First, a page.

This paper discusses the properties of object omission at the early stages providing evidence that children acquiring Italian are sensitive to the universal syntactic conditions for marking referentiality on null objects. Data are gathered from an elicitation task administered to three, four and five year-olds prompting a highly contextually salient object, felicitously expressed as a clitic. From the asymmetries detected in comparison between matrix and adjunct clauses, some speculations are drawn.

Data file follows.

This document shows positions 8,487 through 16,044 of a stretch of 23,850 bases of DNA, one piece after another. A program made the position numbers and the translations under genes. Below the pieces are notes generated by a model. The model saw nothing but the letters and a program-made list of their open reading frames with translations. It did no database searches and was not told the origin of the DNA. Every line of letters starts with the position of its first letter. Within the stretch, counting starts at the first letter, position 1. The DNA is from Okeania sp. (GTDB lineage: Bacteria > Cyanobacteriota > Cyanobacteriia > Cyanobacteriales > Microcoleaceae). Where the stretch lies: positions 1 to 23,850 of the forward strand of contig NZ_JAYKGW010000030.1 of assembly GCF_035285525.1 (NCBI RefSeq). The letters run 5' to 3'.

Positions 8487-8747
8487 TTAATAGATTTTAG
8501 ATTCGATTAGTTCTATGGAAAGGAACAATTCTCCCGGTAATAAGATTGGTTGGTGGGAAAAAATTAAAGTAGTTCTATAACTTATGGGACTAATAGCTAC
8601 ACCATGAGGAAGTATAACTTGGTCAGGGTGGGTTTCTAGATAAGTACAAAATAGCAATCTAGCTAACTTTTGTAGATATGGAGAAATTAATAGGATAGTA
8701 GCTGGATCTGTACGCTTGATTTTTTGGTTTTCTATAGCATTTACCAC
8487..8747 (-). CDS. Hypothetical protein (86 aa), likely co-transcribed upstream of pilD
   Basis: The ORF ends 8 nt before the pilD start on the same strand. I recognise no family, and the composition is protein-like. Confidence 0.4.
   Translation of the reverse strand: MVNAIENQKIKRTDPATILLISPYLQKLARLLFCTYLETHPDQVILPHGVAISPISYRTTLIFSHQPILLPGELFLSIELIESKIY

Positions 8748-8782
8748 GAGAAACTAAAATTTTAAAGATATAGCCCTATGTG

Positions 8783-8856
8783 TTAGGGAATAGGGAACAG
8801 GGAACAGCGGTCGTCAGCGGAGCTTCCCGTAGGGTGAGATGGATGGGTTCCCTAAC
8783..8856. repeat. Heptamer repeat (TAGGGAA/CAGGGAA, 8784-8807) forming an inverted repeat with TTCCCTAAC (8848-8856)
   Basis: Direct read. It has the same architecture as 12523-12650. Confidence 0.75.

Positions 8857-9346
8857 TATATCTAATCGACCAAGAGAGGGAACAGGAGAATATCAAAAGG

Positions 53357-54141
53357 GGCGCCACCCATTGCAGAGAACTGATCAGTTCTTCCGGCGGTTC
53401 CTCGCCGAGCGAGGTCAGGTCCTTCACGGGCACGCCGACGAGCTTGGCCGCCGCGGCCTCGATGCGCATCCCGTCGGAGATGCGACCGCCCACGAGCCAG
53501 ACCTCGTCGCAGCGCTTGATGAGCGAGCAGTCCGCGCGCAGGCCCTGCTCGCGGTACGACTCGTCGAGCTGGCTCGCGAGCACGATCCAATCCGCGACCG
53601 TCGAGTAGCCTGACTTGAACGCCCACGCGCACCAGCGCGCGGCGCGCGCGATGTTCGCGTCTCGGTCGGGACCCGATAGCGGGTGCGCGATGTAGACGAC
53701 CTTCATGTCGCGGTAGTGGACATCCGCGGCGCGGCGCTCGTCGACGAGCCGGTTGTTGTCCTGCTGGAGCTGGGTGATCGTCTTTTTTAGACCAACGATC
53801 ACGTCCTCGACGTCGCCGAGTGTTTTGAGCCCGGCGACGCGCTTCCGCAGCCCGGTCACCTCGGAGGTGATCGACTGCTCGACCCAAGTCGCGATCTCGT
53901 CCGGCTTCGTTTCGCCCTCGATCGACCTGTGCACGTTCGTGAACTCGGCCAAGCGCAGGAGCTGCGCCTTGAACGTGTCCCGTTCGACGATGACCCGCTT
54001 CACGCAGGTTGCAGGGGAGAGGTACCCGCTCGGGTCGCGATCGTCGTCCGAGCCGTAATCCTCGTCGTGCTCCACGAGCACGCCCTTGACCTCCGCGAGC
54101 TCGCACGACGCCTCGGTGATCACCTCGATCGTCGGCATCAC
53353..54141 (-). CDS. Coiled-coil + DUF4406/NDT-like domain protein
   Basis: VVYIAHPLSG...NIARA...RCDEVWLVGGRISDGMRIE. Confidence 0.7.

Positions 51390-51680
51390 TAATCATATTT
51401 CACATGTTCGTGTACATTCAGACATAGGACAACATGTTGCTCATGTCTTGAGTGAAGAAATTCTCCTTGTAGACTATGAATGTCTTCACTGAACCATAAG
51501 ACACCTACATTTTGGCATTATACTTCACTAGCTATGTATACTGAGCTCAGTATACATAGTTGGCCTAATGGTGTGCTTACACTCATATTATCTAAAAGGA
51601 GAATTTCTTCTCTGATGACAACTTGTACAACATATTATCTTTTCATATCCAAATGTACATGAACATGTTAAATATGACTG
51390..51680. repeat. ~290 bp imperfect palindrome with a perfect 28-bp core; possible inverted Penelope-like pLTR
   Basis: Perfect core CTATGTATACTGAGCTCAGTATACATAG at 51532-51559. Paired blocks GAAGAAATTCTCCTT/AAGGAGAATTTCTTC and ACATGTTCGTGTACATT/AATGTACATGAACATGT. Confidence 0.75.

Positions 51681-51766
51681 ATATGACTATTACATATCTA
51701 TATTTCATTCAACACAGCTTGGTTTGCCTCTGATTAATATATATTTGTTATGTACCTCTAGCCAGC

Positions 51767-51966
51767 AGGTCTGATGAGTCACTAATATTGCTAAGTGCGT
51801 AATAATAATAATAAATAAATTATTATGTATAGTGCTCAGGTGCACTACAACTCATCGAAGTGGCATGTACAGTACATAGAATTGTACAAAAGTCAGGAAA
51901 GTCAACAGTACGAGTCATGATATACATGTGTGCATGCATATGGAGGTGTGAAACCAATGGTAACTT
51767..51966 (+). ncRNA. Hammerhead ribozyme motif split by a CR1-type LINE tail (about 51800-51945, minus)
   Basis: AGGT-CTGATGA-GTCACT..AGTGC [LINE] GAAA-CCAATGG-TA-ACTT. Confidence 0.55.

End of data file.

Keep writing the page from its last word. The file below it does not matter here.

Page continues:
Firstly, children may not be failing in interpreting referential objects at the syntax-discourse interface, but would rather appear to favour an operator-variable construction universally, which competes with cliticization in terms of computational economy. Furthermore, syntactic tests prove valid diagnostics to discriminate between different derivations of null objects, casting more light on the complex typology of null arguments and the role of the features associated with them.